Unsettling rumours

The trends of the last few weeks indicate that time might already have run out. Not much will now be possible on the ground amid increased terrorist action. A massive round of public unrest could accompany it, by next year if not already this summer.

There were whispers in Kashmir during Ramzan of 2016 that the situation would be hugely unsettled after Eid. Indeed, Burhan was killed two days after Eid-ul Fitr, and mayhem followed for four months.

A Srinagar-based friend reported rumours over the past few days that a round of militancy is coming that will be a level beyond anything in the last 30 years. One hopes that will turn out to be idle chatter, but it is worth noting.

Delhi’s policymakers must wake up at least now, for India faces a broad phalanx of challenges, which greatly complicate this scenario.

Triad of inter-linked threats

I stated in a lecture as far back as March 2011 that a triad of threats to national security had emerged and would at some point converge: street rage among young Kashmiris, Pakistan’s designs, and China’s desire to show India down and deprive it of de jure claim to the northern areas of Jammu and Kashmir (which has become the key to the China-Pakistan Economic Corridor). I have held to this view since: the three factors are interlinked.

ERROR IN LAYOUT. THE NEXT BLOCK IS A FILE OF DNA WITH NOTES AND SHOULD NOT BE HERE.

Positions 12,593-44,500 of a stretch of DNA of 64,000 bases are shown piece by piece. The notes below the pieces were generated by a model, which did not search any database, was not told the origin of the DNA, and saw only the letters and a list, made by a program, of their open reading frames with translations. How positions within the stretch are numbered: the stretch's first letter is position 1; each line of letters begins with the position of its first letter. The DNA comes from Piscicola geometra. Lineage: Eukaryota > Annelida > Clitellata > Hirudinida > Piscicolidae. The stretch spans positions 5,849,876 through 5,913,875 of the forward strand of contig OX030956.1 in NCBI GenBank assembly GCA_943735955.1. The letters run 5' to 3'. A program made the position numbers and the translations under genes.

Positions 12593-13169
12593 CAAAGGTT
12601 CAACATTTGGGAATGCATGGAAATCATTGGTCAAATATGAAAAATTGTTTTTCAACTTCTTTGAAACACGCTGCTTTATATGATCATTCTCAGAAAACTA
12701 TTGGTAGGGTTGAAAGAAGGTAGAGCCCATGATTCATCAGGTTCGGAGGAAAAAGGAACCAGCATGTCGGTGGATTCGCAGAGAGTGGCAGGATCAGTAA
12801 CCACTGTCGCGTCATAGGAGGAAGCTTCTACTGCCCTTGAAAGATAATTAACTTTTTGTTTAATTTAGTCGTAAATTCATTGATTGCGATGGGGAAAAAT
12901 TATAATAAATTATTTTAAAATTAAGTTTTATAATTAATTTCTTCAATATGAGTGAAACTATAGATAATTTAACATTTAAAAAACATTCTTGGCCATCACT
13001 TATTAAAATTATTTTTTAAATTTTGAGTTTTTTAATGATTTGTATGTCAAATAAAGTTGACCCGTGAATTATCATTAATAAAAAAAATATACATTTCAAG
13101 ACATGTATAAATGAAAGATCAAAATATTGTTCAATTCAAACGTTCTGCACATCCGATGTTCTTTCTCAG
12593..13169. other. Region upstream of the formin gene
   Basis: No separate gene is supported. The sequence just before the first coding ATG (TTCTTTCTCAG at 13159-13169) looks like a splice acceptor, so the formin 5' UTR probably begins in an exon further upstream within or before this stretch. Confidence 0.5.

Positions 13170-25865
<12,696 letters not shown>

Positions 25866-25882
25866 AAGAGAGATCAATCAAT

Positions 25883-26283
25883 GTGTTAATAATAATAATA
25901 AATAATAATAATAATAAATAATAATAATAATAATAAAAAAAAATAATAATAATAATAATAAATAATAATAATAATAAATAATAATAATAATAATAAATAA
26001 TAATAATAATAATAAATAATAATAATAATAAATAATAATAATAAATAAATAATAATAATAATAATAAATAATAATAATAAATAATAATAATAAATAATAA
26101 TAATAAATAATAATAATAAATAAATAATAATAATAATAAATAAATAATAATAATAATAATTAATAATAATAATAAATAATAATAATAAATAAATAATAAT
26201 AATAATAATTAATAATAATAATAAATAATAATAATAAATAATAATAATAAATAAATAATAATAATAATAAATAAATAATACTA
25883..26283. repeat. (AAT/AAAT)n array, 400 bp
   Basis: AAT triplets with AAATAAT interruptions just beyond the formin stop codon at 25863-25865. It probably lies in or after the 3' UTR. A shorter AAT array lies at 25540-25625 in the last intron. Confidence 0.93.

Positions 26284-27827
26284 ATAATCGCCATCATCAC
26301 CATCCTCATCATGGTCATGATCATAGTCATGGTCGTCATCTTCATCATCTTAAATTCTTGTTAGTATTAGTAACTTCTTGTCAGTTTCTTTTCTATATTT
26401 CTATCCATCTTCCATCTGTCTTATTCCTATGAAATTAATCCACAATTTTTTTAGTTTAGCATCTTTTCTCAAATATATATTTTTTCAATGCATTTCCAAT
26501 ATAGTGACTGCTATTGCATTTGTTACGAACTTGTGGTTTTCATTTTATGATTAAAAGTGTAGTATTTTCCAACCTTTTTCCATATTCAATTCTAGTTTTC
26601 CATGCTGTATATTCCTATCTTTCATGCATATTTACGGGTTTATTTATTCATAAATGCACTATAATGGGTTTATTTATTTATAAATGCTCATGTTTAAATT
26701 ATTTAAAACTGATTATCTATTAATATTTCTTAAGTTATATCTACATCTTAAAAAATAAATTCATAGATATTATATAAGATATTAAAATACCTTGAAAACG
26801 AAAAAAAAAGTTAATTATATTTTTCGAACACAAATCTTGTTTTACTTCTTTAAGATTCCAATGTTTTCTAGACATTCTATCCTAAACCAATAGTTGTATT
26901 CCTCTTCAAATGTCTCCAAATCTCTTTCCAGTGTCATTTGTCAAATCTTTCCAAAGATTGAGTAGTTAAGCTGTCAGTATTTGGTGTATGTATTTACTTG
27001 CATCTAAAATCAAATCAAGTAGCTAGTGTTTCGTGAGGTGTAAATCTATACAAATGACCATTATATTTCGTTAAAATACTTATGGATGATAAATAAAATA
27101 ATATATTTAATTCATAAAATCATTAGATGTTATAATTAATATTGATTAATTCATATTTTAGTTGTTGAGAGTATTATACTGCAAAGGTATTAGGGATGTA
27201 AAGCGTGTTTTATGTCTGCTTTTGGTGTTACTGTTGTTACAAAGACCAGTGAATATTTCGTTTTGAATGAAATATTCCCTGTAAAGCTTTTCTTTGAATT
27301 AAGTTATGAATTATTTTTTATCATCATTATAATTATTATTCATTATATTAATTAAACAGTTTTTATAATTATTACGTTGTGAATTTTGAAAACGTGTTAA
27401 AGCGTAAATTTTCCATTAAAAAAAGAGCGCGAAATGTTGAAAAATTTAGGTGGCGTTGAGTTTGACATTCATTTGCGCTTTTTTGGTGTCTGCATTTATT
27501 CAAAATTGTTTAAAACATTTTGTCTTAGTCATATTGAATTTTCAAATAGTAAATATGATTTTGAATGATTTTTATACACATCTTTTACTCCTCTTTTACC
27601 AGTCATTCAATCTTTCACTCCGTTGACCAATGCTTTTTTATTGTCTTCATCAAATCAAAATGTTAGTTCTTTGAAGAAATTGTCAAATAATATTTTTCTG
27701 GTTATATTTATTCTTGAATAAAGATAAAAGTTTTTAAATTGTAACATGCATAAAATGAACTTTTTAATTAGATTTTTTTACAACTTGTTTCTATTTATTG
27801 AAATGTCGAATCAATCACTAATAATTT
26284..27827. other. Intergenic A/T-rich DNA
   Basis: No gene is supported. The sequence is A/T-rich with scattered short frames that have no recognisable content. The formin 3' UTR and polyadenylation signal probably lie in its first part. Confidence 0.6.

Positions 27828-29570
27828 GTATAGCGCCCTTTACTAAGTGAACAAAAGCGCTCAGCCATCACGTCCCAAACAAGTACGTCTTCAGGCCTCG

In this light, government strategists ought to insightfully examine what this month’s skirmishes between Chinese and Indian troops in both Ladakh and Sikkim might possibly portend. It could be that China is exerting warning pressure as India prepares to take over as chair of the World Health Organisation just when questions are being raised harshly over China’s role with regard to the pandemic. On the other hand, strategic objectives closer home could also be at play.

The fact is, there is no permanent border agreement between the two Asian giants — and our eastern neighbour is determined to be the lone giant. India has taken important steps to beef up its border patrols but must be ready for any eventuality.

Territorial challenges have been apparent in both Ladakh and Sikkim during the past few days. Although a Chinese army major was promptly biffed on the nose for saying, during a skirmish, that Sikkim was not India’s territory, that punch might not entirely suffice to hold the dragon at bay.

Bleak international scenario

All this is happening just when the US is leaving Afghanistan to the Pakistan-backed Taliban, who could turn their attention to Kashmir by late summer. The US plans to leave by July, and will by then be neck-deep in elections.

Just at this uncomfortable juncture, Nepal has protested a new Indian road through what it claims is Nepalese territory, and has increased border deployment. Nepal’s communist government tilts toward Beijing. China gained hugely when the Indian government alienated Nepal’s elites by allowing a border blockade in 2015.

Prime Minister Modi’s effort to forge a joint South Asian response to the Covid challenge was a good step. Nevertheless, large parts of India’s land borders remain troubled.

This challenging wider context makes one doubly uneasy about the increasing tempo of violence and public anger in Kashmir. The erstwhile state is, after all, located at the junction of India’s two major borders.